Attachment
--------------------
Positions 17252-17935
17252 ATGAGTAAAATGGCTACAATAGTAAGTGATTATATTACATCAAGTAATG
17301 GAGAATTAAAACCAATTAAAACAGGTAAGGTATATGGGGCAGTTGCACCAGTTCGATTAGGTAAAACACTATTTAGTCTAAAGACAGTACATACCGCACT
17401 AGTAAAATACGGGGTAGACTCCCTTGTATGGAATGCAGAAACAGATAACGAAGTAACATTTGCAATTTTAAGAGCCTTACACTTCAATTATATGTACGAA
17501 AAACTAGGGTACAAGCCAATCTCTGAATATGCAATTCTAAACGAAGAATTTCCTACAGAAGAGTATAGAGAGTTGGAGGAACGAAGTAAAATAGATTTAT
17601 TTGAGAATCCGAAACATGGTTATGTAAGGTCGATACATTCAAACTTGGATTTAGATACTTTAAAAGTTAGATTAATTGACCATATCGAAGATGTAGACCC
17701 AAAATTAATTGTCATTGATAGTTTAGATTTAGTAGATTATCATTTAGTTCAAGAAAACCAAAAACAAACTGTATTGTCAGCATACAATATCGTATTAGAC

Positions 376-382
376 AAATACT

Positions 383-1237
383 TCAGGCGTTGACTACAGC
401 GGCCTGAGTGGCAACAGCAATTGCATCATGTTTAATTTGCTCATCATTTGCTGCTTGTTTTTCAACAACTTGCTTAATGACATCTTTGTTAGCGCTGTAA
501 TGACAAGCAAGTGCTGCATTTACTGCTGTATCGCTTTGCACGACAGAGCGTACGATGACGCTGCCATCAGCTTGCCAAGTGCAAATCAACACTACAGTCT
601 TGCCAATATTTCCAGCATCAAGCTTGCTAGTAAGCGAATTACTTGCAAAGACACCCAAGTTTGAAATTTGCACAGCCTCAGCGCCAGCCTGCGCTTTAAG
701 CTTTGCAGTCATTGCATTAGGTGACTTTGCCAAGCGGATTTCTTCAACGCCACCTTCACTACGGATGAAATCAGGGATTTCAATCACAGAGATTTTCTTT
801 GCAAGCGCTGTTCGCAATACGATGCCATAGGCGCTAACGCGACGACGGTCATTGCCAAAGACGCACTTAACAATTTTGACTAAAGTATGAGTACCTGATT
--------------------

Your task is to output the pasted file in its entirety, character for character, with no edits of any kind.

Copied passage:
Positions 17252-17935
17252 ATGAGTAAAATGGCTACAATAGTAAGTGATTATATTACATCAAGTAATG
17301 GAGAATTAAAACCAATTAAAACAGGTAAGGTATATGGGGCAGTTGCACCAGTTCGATTAGGTAAAACACTATTTAGTCTAAAGACAGTACATACCGCACT
17401 AGTAAAATACGGGGTAGACTCCCTTGTATGGAATGCAGAAACAGATAACGAAGTAACATTTGCAATTTTAAGAGCCTTACACTTCAATTATATGTACGAA
17501 AAACTAGGGTACAAGCCAATCTCTGAATATGCAATTCTAAACGAAGAATTTCCTACAGAAGAGTATAGAGAGTTGGAGGAACGAAGTAAAATAGATTTAT
17601 TTGAGAATCCGAAACATGGTTATGTAAGGTCGATACATTCAAACTTGGATTTAGATACTTTAAAAGTTAGATTAATTGACCATATCGAAGATGTAGACCC
17701 AAAATTAATTGTCATTGATAGTTTAGATTTAGTAGATTATCATTTAGTTCAAGAAAACCAAAAACAAACTGTATTGTCAGCATACAATATCGTATTAGAC

Positions 376-382
376 AAATACT

Positions 383-1237
383 TCAGGCGTTGACTACAGC
401 GGCCTGAGTGGCAACAGCAATTGCATCATGTTTAATTTGCTCATCATTTGCTGCTTGTTTTTCAACAACTTGCTTAATGACATCTTTGTTAGCGCTGTAA
501 TGACAAGCAAGTGCTGCATTTACTGCTGTATCGCTTTGCACGACAGAGCGTACGATGACGCTGCCATCAGCTTGCCAAGTGCAAATCAACACTACAGTCT
601 TGCCAATATTTCCAGCATCAAGCTTGCTAGTAAGCGAATTACTTGCAAAGACACCCAAGTTTGAAATTTGCACAGCCTCAGCGCCAGCCTGCGCTTTAAG
701 CTTTGCAGTCATTGCATTAGGTGACTTTGCCAAGCGGATTTCTTCAACGCCACCTTCACTACGGATGAAATCAGGGATTTCAATCACAGAGATTTTCTTT
801 GCAAGCGCTGTTCGCAATACGATGCCATAGGCGCTAACGCGACGACGGTCATTGCCAAAGACGCACTTAACAATTTTGACTAAAGTATGAGTACCTGATT